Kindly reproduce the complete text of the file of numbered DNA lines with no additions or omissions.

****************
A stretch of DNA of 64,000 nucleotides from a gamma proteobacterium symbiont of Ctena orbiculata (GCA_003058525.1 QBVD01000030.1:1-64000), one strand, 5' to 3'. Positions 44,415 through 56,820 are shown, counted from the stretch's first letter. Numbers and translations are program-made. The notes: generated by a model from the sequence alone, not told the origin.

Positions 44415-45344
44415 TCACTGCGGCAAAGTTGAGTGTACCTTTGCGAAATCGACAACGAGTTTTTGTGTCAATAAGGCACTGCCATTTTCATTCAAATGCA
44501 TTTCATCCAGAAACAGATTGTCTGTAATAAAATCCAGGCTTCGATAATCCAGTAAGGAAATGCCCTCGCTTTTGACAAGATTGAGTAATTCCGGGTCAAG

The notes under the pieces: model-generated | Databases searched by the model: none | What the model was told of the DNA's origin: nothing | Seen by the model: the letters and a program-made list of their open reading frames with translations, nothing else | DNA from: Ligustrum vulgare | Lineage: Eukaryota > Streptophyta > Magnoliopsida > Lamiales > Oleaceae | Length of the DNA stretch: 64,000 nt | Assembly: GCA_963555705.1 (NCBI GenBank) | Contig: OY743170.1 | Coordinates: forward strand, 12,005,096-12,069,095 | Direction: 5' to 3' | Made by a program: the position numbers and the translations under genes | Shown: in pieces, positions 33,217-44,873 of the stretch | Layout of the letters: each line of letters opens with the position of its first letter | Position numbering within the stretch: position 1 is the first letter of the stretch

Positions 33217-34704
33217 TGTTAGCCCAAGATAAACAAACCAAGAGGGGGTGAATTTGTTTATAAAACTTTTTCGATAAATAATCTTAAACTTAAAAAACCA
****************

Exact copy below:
A stretch of DNA of 64,000 nucleotides from a gamma proteobacterium symbiont of Ctena orbiculata (GCA_003058525.1 QBVD01000030.1:1-64000), one strand, 5' to 3'. Positions 44,415 through 56,820 are shown, counted from the stretch's first letter. Numbers and translations are program-made. The notes: generated by a model from the sequence alone, not told the origin.

Positions 44415-45344
44415 TCACTGCGGCAAAGTTGAGTGTACCTTTGCGAAATCGACAACGAGTTTTTGTGTCAATAAGGCACTGCCATTTTCATTCAAATGCA
44501 TTTCATCCAGAAACAGATTGTCTGTAATAAAATCCAGGCTTCGATAATCCAGTAAGGAAATGCCCTCGCTTTTGACAAGATTGAGTAATTCCGGGTCAAG

The notes under the pieces: model-generated | Databases searched by the model: none | What the model was told of the DNA's origin: nothing | Seen by the model: the letters and a program-made list of their open reading frames with translations, nothing else | DNA from: Ligustrum vulgare | Lineage: Eukaryota > Streptophyta > Magnoliopsida > Lamiales > Oleaceae | Length of the DNA stretch: 64,000 nt | Assembly: GCA_963555705.1 (NCBI GenBank) | Contig: OY743170.1 | Coordinates: forward strand, 12,005,096-12,069,095 | Direction: 5' to 3' | Made by a program: the position numbers and the translations under genes | Shown: in pieces, positions 33,217-44,873 of the stretch | Layout of the letters: each line of letters opens with the position of its first letter | Position numbering within the stretch: position 1 is the first letter of the stretch

Positions 33217-34704
33217 TGTTAGCCCAAGATAAACAAACCAAGAGGGGGTGAATTTGTTTATAAAACTTTTTCGATAAATAATCTTAAACTTAAAAAACCA